$cert.Import($absolutePfxFilePath, $Password, [System.Security.Cryptography.X509Certificates.X509KeyStorageFlags]"PersistKeySet")
$store = new-object system.security.cryptography.X509Certificates.X509Store -argumentlist "MY", CurrentUser
$store.Open([System.Security.Cryptography.X509Certificates.OpenFlags]::"ReadWrite")
$store.Add($cert)
$store.Close()

However this didn't work for Visual Studio Teams Services hosted build agent. I suspect that hosted build server has some kind of environment protection and above certificate installation fails silently. Then I decided to extract key.snk file from key.pfx and use that file to sign assemblies. This approach works, but it is not secure, since I would need to store private unprotected key file in source control. So, I came up with the idea to dynamically extract key.snk using following powershell script:

Param(
    [Parameter(Mandatory=$True,Position=1)]
    [string] $PfxFilePath,
    [string] $PfxPassword
)

# The path to the snk file we're creating
[string] $snkFilePath = [IO.Path]::GetFileNameWithoutExtension($PfxFilePath) + ".snk";

# Read in the bytes of the pfx file
[byte[]] $pfxBytes = Get-Content $PfxFilePath -Encoding Byte;

# Get a cert object from the pfx bytes with the private key marked as exportable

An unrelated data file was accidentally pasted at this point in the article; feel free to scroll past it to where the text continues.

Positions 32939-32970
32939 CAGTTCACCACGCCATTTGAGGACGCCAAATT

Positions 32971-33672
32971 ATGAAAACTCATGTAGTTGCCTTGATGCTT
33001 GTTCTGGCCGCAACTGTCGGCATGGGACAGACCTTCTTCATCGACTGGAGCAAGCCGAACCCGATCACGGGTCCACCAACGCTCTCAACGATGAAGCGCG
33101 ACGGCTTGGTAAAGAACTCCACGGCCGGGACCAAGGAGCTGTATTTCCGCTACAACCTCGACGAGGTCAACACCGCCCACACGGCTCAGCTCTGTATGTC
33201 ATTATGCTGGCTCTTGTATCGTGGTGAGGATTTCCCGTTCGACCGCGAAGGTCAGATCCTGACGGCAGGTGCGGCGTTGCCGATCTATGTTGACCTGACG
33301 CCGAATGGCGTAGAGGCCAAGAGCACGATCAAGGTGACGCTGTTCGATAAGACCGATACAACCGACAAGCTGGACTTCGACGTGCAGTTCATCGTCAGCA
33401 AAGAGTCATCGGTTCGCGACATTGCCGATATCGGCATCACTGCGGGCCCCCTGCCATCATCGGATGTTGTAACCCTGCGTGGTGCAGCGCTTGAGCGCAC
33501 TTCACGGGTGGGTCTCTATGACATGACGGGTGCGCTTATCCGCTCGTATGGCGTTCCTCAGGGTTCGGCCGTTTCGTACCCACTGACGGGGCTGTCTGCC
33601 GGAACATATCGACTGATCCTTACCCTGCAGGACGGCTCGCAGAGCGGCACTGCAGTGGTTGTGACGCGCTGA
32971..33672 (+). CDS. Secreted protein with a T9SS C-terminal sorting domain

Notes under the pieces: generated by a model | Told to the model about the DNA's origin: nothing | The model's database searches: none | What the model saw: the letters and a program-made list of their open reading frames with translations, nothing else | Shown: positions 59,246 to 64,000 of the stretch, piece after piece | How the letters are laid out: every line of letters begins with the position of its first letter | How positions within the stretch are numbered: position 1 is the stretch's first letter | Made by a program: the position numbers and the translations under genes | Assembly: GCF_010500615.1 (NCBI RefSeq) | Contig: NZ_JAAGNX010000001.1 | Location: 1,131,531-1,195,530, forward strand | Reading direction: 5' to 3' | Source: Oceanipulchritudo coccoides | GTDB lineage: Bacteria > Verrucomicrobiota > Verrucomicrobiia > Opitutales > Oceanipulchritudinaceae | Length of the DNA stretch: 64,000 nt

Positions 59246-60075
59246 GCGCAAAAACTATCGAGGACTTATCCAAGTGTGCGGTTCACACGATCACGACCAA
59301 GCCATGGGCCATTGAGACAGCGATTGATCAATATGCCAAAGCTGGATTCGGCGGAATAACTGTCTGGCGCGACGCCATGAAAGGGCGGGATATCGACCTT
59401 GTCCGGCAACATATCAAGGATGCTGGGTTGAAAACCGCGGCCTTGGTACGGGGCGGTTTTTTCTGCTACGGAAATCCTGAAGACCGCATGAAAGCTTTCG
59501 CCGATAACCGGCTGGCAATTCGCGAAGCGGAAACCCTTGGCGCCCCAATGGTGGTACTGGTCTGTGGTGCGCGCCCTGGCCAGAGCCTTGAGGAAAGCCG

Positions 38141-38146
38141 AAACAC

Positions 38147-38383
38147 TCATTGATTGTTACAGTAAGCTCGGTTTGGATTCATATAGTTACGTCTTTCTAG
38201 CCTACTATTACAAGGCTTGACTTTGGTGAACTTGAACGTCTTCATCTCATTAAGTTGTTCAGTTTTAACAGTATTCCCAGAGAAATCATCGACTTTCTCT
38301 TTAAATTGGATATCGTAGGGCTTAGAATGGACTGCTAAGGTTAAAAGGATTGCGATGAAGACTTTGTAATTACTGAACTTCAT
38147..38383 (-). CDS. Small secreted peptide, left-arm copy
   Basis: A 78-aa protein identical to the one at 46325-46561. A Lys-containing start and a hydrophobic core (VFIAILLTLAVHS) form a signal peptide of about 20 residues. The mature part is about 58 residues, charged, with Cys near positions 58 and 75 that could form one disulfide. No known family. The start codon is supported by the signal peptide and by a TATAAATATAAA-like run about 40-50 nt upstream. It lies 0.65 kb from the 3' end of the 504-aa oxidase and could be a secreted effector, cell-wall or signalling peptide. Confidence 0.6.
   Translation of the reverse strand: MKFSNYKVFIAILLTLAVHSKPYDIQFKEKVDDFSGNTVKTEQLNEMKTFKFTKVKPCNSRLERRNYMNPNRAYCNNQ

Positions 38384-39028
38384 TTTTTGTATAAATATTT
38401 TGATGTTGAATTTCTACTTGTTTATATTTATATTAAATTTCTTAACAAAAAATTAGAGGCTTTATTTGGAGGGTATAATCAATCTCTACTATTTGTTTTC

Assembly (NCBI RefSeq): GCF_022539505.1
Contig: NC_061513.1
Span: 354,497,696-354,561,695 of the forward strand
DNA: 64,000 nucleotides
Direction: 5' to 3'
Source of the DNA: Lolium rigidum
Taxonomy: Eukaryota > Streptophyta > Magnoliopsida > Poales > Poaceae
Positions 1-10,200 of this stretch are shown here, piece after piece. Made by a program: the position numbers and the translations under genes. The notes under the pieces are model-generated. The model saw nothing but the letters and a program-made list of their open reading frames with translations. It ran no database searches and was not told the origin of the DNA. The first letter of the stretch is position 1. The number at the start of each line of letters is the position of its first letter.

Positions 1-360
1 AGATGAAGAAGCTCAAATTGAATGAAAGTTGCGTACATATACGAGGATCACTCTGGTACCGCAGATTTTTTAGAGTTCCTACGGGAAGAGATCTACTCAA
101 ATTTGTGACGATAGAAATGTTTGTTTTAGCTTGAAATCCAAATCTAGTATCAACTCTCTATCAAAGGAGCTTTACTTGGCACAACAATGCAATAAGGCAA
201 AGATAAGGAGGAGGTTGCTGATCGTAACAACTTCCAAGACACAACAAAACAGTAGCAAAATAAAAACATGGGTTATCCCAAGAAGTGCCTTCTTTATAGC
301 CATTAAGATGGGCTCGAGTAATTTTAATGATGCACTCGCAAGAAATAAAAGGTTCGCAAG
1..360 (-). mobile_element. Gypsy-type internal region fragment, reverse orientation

$cert = New-Object System.Security.Cryptography.X509Certificates.X509Certificate2(
    $pfxBytes,
    $PfxPassword,
    [Security.Cryptography.X509Certificates.X509KeyStorageFlags]::Exportable);

# Export a CSP blob from the cert (which is the same format as an SNK file)
[byte[]] $snkBytes = ([Security.Cryptography.RSACryptoServiceProvider]$cert.PrivateKey).ExportCspBlob($true);

# Write the CSP blob/SNK bytes to the snk file
[IO.File]::WriteAllBytes([IO.Path]::Combine([IO.Path]::GetDirectoryName($PfxFilePath), $snkFilePath), $snkBytes);

Then I added two variables to build definition:

CertPath = $(Build.SourcesDirectory)\key.pfx
CertPass = password (clicked on a lock to secure value of variable)

After that I added powershell task with following arguments:

Sign assembly PowerShell task

This time the build passed and assemblies were signed successfully.

Posted on Monday, July 24, 2017 by | Comments (3) | Add Comment